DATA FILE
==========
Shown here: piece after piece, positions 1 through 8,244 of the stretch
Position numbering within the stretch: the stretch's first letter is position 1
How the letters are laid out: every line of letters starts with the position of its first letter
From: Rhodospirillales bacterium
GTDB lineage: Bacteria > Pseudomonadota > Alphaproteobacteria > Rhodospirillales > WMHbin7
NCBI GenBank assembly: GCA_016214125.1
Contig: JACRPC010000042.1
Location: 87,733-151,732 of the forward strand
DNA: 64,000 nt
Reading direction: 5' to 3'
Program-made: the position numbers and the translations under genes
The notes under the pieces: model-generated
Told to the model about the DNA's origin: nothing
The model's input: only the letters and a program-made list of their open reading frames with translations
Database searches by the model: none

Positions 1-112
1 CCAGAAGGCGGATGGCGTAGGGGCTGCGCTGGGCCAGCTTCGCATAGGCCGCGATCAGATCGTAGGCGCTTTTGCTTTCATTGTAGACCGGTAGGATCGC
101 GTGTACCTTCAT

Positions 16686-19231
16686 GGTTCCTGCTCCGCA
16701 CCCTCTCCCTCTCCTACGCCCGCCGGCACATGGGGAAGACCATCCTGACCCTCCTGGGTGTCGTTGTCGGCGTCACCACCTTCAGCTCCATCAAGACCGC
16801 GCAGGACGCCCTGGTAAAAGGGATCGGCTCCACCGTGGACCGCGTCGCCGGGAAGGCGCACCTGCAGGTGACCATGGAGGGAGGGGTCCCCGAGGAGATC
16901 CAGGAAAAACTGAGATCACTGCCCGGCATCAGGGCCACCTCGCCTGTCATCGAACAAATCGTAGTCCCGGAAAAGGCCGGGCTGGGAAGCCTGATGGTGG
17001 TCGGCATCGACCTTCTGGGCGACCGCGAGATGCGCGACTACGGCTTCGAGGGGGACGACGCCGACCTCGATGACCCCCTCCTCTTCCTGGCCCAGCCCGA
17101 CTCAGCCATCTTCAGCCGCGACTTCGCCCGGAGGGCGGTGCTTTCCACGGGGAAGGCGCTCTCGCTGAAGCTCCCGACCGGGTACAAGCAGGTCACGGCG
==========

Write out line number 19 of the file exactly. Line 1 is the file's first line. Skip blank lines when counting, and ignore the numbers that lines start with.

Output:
Positions 16686-19231